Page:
AFTER Thursday gently ushered in this year’s Shetland Folk Festival, there was a tangible party vibe coursing through the Clickimin on Friday night, writes Chris Cope.

The gig, featuring three visiting acts and a one-off Shetland supergroup, even came emblazoned with its own name – Scots On Da Rock – Spangin’ Spree.

Unbridled dancing and hi-jinx hellery was inevitable – and the Lerwick crowd didn’t disappoint.

The show was opened by hotly-tipped Scottish trio Talisk, whose Irish-Scottish traditional tunes acted as an amiable warm-up for what was set to come.


Local supergroup Dwaam followed, and the ample size of the 13-strong collective made the expansive Clickimin stage feel more like a rowdy living room gig.

Featuring members of Folk Festival favourites Hom Bru, Bongshang, First Foot Soldiers and Haltadans, the band reimagined tunes from some of the group’s dayjob acts.

There was a stirring rendition of Arthur Nicholson’s Ready To Go and a groove-ridden Bongshang number, while the ‘Festival Spree Band’ lived up to its name by ploughing through a plethora of boisterous reels.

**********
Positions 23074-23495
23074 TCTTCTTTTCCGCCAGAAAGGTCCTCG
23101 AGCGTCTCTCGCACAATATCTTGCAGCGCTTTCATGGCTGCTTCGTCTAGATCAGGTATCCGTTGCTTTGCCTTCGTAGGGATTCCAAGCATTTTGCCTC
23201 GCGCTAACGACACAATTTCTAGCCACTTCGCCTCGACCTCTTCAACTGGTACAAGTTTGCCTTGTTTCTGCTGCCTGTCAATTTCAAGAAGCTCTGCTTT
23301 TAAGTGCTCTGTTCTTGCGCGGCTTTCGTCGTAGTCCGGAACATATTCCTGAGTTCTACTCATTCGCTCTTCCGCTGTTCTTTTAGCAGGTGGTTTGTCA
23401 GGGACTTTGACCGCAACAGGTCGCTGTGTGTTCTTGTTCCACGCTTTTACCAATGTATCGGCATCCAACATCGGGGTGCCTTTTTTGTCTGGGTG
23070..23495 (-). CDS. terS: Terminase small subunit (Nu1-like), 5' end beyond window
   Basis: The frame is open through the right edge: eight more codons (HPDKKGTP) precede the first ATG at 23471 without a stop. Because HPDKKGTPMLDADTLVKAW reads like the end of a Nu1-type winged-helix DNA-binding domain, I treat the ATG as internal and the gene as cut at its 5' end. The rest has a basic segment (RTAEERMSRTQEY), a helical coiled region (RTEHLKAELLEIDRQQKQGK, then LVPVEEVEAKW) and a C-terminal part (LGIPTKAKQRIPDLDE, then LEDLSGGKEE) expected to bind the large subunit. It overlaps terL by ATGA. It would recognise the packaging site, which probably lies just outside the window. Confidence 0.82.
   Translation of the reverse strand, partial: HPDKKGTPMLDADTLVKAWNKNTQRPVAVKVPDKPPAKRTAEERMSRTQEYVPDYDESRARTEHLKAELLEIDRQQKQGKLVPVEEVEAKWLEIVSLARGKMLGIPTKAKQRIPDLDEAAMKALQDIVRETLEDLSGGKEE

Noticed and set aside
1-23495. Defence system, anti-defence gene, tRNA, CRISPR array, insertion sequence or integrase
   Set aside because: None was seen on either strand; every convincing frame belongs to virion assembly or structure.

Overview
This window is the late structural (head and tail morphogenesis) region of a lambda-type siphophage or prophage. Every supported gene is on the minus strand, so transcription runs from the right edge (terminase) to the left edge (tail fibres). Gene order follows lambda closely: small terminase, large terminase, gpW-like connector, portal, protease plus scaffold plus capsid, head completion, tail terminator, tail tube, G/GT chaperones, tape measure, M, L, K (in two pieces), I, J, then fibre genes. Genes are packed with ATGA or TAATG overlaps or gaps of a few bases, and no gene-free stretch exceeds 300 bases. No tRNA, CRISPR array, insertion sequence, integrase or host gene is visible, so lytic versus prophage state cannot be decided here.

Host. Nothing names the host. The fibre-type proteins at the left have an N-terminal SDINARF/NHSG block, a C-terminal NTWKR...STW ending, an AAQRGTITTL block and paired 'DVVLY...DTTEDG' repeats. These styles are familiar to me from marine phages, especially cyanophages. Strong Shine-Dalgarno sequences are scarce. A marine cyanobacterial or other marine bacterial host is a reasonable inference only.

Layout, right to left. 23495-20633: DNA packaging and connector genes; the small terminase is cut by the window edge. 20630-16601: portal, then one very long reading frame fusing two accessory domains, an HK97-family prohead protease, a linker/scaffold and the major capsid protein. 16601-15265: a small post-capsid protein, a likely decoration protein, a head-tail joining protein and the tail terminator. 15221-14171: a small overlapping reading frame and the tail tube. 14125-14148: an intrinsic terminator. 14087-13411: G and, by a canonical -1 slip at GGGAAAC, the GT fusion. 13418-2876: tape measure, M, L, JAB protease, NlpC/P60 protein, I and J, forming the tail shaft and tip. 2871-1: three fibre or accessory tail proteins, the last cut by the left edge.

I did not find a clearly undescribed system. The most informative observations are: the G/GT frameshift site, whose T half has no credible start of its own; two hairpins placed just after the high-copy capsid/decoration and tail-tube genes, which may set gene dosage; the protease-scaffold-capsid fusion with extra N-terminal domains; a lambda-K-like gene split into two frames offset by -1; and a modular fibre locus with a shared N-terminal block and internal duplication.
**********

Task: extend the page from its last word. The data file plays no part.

You knew it was already going to be a 2016 folk festival highlight, and it made you just a little bit proud to hail from these very isles. Wham, bam, thank you Dwaam.

Glasgow’s The Elephant Sessions had the hard task of following, but their far-reaching, immersive blend of folk, rock and even hints of funk was a rousing affair.


They had all the chops and the groove, with tracks like Ainya’s even dipping toes into calypso music, and it seemed the quartet had quickly become one of the weekend’s must-see acts.

Headliner status was reserved for the returning Scottish outfit Mànran, who juggled Celtic warmth and rollicking rhythms to place the hefty crowd right in the palms of their many hands.

Performing a rendition of The Fishing Boat by the late Fair Isle songwriter and poet Lise Sinclair brought things into perspective and added a local touch, while the crowd were even treated to a never-heard-before set of new tunes.

Come the end of the night minds started to wander towards beating the queues at Islesburgh’s after-hours festival club, with taxis raining down outside.

The party, it seems, was only just getting started.